Watch: Canadian far-right speakers talk about Māori rights in NZ and the Treaty – 'I don't believe in collective moral guilt'

Source: 1News

Canadian far-right speakers Lauren Southern and Stefan Molyneux think New Zealand needs to have an open discussion about its future and past when it comes to Māori rights and the Treaty of Waitangi.

The pair spoke to 1 NEWS in an interview after their event was cancelled at the Powerstation due to, what venue owner Peter Campbell stated, possible protests disrupting the area.

Southern spoke at length on her views about multiculturalism and how it effects New Zealand.

"Biculturalism and multiculturalism quite frankly don't work, there will always be one culture that fights for dominance and they will be the one who decides the laws and what the future of the nation becomes.

"We are here to ask those questions, is that fair, I don't know, but we want the ability to have that conversation.

"A lot of people enjoy what New Zealand culture has become today, if another culture came to dominance would they change it, the answer is most likely yes and that's a discussion you need to have.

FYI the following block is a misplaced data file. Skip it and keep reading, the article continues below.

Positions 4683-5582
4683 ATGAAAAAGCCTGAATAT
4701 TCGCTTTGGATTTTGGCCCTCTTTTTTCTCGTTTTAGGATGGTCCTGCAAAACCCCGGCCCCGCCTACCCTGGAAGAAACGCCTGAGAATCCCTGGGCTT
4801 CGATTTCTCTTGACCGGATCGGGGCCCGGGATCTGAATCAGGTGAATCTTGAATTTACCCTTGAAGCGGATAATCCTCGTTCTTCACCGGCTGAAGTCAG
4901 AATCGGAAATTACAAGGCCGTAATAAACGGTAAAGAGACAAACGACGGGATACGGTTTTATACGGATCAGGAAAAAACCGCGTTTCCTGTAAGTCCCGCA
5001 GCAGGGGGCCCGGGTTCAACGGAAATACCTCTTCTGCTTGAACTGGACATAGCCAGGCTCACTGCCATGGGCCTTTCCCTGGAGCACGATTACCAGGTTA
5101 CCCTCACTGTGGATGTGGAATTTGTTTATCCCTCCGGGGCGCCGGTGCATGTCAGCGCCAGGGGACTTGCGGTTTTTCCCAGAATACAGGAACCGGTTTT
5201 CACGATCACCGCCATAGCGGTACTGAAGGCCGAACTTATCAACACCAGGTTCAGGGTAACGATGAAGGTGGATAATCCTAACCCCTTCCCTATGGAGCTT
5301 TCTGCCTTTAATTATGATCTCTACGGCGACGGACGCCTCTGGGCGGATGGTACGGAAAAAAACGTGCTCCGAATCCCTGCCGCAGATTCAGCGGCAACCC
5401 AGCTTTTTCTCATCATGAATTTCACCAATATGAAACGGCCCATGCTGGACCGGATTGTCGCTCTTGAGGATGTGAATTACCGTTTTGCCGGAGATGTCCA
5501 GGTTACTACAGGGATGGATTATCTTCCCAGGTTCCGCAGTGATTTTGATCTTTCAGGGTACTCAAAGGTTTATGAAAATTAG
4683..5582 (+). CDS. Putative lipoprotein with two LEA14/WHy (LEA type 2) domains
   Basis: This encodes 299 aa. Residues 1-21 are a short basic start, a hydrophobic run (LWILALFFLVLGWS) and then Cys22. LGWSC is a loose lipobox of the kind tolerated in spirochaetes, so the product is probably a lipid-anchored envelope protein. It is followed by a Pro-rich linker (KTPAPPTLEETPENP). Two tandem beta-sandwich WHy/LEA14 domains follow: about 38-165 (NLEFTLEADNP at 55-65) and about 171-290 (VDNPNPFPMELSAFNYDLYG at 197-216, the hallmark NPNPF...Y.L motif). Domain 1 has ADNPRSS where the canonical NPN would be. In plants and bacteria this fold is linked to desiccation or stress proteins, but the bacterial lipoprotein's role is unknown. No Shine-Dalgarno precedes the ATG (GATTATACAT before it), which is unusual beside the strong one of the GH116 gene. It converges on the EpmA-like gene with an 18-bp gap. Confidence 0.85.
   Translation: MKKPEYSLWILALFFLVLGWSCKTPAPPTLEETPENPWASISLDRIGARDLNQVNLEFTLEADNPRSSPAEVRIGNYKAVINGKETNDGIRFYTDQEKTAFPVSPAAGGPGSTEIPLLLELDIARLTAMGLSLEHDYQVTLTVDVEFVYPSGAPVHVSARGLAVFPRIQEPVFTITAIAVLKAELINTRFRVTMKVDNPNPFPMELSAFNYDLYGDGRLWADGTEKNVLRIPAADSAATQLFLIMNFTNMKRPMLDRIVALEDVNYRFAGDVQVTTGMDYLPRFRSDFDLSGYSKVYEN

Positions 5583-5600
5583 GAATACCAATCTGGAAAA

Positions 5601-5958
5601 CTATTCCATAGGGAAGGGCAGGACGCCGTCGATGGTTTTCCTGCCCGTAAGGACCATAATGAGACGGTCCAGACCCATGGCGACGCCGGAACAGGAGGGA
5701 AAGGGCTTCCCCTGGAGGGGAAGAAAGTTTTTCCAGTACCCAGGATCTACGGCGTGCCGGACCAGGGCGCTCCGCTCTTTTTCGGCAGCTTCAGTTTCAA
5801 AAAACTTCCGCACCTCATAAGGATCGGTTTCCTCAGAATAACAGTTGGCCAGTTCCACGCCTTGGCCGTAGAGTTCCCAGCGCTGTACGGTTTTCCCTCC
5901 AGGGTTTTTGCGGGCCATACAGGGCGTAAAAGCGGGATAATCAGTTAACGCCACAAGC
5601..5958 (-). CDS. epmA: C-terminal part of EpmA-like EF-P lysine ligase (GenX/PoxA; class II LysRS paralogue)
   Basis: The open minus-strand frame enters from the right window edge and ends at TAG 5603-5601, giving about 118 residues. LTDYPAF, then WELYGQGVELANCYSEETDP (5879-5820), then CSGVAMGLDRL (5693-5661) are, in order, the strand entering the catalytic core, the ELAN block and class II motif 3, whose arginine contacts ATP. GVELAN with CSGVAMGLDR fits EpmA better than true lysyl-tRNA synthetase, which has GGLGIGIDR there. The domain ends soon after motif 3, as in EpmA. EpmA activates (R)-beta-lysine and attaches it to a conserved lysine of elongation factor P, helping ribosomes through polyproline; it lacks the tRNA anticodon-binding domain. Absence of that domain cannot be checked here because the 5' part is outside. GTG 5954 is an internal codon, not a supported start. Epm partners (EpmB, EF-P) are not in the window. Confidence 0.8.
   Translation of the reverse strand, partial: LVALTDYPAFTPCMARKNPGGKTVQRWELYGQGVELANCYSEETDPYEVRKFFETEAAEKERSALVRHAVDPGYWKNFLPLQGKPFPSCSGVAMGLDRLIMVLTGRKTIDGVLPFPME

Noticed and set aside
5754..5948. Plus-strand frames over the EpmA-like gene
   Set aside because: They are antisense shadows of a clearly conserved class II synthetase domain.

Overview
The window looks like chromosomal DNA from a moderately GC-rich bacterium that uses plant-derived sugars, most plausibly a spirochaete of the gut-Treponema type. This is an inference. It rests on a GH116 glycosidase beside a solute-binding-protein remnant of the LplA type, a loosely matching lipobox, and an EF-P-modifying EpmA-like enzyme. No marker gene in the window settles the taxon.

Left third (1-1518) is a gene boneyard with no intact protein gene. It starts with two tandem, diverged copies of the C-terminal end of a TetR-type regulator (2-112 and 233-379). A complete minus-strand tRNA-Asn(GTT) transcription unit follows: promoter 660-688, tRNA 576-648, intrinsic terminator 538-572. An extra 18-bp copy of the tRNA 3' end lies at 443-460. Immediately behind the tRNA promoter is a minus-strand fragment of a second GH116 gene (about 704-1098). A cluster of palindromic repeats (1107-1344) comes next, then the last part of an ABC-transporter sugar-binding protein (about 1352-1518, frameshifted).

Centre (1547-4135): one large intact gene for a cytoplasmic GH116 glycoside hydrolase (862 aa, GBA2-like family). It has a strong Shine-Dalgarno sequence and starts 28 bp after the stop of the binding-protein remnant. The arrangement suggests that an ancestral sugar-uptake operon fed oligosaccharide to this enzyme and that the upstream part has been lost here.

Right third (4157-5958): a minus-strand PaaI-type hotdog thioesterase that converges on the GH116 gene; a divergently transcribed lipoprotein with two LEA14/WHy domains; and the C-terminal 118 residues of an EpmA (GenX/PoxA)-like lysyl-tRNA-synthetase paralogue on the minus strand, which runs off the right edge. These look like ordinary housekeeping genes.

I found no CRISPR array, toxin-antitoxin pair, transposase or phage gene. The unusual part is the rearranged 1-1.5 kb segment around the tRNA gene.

"Right now it looks like that discussion is censored by calling it hate speech," she told 1 NEWS.

When asked if he thought the Treaty of Waitangi should be scrapped, Molyneux said: "I think that everybody should be free to pursue their own happiness, their own property and own opportunities in a free market."

"I do not believe in collective moral guilt, I do not believe in the inheritance of the original sin of other people from 100 years ago.

"I wish to be judged morally as an individual, not by my skin colour, not by what my ancestors may or may not have done in this continent or some other continent and so everyone should be free, freedom is the solution for everyone," he said.

The pair are known for their extreme and polarising views on topics such as feminism, gender, immigration and Islam and were banned by Auckland Council from speaking at venues it owns earlier this month.

Hundreds of protesters gathered in Auckland's Aotea Square over the pair's (now cancelled) speaking event.

Protesters gather at Aotea Square.

Social media has been awash with discussion of the Canadian's visit, including TV personality Te Hamua Nikora who said the pair were against multiculturalism, unlike Aotearoa.

A commenter on a 1 NEWS Facebook post about the venue cancellation today wrote: "I would say these two clowns are pretty damn clever. How to travel the world for free by hosting dumb *** conferences, charge exorbitant entry fees that even dumber *** people pay for?? For what??"